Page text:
Well obviously, xsltproc is wrong. No, seriously, it is wrong. The content of <xsl:text> is PCDATA as per the XSLT spec, so & is & therefore, &copy; is ©.
But you can work around this. You said the XML output was not very pretty once you added output-escaping to the mix, however if I change the template to this:
And run xsltproc on it:Code:<?xml version="1.0" encoding="UTF-8"?> <xsl:stylesheet xmlns:xsl="http://www.w3.org/1999/XSL/Transform" version="1.0"> <xsl:output method="xml" indent="yes"/> <xsl:template match="/"> <root> <foo><xsl:text disable-output-escaping="yes">This is the HTML entity for the © symbol: &copy;</xsl:text></foo> </root> </xsl:template> </xsl:stylesheet>
... then maybe just file a bug report against xsltproc?Code:$ xsltproc test.xsl test.xml <?xml version="1.0"?> <root> <foo>This is the HTML entity for the © symbol: ©</foo> </root>
Guys, many thanks for your replies. I'm considering filing a bug, probably through Launchpad.
Anyway, even if that bug was fixed, it wouldn't solve my problem, since the <xsl:text> element breaks up indentation and I can't wrap it in a meaningless element, like Reiger did (<foo>), to restrict that indentation breakup. There is simply no such acceptable element in DocBook.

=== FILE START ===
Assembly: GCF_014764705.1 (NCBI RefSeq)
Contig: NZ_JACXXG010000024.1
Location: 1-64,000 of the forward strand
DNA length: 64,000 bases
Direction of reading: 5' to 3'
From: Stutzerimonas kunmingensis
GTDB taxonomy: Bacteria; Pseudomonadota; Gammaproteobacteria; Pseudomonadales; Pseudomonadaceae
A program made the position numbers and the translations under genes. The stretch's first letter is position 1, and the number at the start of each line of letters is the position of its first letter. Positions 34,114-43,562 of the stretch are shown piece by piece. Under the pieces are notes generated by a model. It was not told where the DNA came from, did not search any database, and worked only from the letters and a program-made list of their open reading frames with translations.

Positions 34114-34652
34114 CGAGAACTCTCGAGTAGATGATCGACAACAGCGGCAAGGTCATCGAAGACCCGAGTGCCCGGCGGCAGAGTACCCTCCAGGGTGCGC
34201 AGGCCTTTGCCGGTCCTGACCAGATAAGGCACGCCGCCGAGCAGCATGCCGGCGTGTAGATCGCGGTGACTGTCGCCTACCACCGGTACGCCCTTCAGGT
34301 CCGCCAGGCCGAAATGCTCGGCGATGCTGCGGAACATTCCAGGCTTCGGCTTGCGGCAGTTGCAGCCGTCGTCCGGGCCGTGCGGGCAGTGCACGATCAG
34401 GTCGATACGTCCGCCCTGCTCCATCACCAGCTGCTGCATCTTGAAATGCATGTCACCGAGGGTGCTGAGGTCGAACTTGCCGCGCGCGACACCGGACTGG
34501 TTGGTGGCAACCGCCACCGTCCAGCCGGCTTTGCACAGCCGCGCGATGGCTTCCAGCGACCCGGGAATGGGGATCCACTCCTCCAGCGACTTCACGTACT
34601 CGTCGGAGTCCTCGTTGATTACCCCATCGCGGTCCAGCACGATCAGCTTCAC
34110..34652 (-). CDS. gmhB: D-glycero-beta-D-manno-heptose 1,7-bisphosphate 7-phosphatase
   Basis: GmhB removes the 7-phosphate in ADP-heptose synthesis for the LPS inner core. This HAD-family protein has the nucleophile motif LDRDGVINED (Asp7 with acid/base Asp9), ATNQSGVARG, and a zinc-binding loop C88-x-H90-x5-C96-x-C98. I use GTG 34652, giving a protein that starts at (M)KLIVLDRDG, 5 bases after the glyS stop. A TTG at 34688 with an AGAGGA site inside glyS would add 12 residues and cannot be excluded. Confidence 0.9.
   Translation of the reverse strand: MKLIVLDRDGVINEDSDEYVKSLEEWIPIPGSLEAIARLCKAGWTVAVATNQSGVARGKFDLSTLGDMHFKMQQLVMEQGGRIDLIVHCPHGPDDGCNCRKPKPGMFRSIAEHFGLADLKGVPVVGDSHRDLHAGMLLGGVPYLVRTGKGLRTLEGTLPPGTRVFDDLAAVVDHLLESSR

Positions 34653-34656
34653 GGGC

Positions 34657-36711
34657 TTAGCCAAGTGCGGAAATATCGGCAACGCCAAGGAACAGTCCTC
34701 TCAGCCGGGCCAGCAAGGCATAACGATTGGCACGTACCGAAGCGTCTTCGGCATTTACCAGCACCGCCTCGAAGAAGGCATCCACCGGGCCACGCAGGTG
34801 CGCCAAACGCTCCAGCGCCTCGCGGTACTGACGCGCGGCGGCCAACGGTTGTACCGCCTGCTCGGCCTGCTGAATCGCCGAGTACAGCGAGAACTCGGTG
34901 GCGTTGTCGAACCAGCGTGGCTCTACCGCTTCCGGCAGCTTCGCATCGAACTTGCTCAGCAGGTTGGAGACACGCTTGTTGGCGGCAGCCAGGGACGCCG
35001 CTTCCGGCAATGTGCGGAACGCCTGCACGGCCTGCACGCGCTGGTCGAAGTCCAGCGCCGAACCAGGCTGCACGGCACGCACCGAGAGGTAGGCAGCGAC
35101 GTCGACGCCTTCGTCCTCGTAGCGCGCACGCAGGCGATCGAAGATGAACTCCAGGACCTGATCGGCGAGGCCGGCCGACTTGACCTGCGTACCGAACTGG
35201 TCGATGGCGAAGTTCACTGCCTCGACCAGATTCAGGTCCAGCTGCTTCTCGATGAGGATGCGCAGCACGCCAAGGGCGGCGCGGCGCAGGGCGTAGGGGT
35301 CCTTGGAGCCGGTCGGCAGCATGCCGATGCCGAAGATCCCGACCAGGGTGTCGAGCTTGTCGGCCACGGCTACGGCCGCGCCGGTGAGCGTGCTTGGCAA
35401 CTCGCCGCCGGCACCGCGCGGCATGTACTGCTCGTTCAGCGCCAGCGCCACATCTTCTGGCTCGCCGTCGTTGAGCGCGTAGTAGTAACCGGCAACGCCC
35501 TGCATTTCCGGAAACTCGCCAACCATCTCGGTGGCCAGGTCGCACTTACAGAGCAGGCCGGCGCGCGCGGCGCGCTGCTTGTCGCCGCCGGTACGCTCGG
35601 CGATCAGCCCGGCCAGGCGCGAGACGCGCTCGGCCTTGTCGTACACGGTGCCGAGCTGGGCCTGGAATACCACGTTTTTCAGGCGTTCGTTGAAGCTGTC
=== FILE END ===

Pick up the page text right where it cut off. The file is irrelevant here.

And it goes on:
I sort of gave up and instead of my desired inclusion link, I have XSLT produce a meaningless element <span class="replacement"/>, and then I have "sed" run through the file and replace that element with "&inclusion-link;".
Guaranteed to work like a charm on every Linux/Unix and gives me valid and neatly-formatted XML DocBook file.
בראשית ברא אלהים את השמים ואת הארץ׃
You don't need the <foo> element. I added it to see if it would produce the problem you described earlier, but it didn't -- looks like xsltproc can be made to behave with the indent="yes" option in the <xslutput> element.